Cody Rhodes vs. Seth Rollins (Hell in a Cell contest): All credit to Rollins for the fantastic heel work. Rollins entered the ring dressed in polka dots to mock “The American Dream” Dusty Rhodes, Cody’s father. Rhodes took off his coat and revealed a badly bruised right chest and biceps. Rhodes suffered a legitimate complete chest laceration before the event. Rhodes didn’t shy away from the attack, landing a Cody Cutter early in the match. Rollins definitely didn’t shy away from the injury and dug a kendo stick into the injured muscle before hitting it with it. Rhodes refused to make up for the injury and landed a clothesline with his injured half. Rollins tortured his opponent physically and psychologically. Rollins donned Rhodes’ jacket, grabbed his opponent’s weight belt, and hit the legitimate injury repeatedly. Rollins dragged a table into the ring as the crowd burst into chants of “Thank you, Rollins!” Rollins had a good hold on the ropes and launched the ropes in hopes of landing a frog splash on Rhodes through the table. “The American Nightmare” rolled aside when Rollins took loot.

Rhodes dragged a bull’s rope into the match, causing Rollins to cling. A throwback to stipulations in the era of Dusty, Rhodes and Rollins abused each other with the rope and cowbell while they were both tied up. Rhodes hit his last move as the pain rippled through his body, but it wasn’t enough to put Rollins away. Rollins then threw Rhodes through the table with a power bomb, but Rhodes managed to kick out on his injured side. The sheer toughness drew chants of “This is awesome!” of the Chicago public. Rhodes nearly defeated Rollins with The Pedigree, a move Triple H gave to Rollins. A curb by Rollins again swung the pendulum in Rollins’ favor. Even louder “This is awesome” chants from the audience. Rollins landed the Cross Rhodes on the fan favorite, only for Rhodes to fire back with the same move. Rhodes kicked a sledgehammer out of Rollins’ hands, landed two consecutive Cross Rhodes and overpowered him with the sledgehammer to win the match.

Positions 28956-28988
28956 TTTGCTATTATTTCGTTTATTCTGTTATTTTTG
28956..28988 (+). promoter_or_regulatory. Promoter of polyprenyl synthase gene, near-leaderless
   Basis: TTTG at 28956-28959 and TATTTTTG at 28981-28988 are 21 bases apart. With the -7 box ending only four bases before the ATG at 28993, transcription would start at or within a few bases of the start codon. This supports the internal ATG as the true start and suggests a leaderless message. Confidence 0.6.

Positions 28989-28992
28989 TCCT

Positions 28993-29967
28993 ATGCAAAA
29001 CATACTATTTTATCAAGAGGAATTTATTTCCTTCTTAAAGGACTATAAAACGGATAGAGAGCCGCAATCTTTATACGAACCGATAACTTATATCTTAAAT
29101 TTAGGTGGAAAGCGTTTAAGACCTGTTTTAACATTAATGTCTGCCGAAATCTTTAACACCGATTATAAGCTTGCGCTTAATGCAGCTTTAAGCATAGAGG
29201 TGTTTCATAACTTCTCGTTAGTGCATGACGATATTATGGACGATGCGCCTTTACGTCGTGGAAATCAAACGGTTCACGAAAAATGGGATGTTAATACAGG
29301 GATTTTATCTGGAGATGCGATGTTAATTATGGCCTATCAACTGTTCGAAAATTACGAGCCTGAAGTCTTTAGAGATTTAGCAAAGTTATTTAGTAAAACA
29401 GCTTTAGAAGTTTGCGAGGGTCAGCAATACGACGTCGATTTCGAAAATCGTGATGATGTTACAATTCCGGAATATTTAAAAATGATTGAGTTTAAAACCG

What a fantastic match. Any tribute to Dusty Rhodes is a treat. The dots and bull rope were a welcome addition to the game. The multiple Cross Rhodes thins out Rhodes’ finisher, but we’re splitting her up when you consider how great everything else was. Rhodes and Rollins had a hall pass to take it easy with the severity of Rhodes’ injury. Instead, they worked a legitimate problem into the contest’s story. It may have been inadvisable and uncomfortable, but it makes you feel. Pro wrestling is at its best when it makes you feel. Cody Rhodes def. Seth Rollins via pinfall. Quality: A+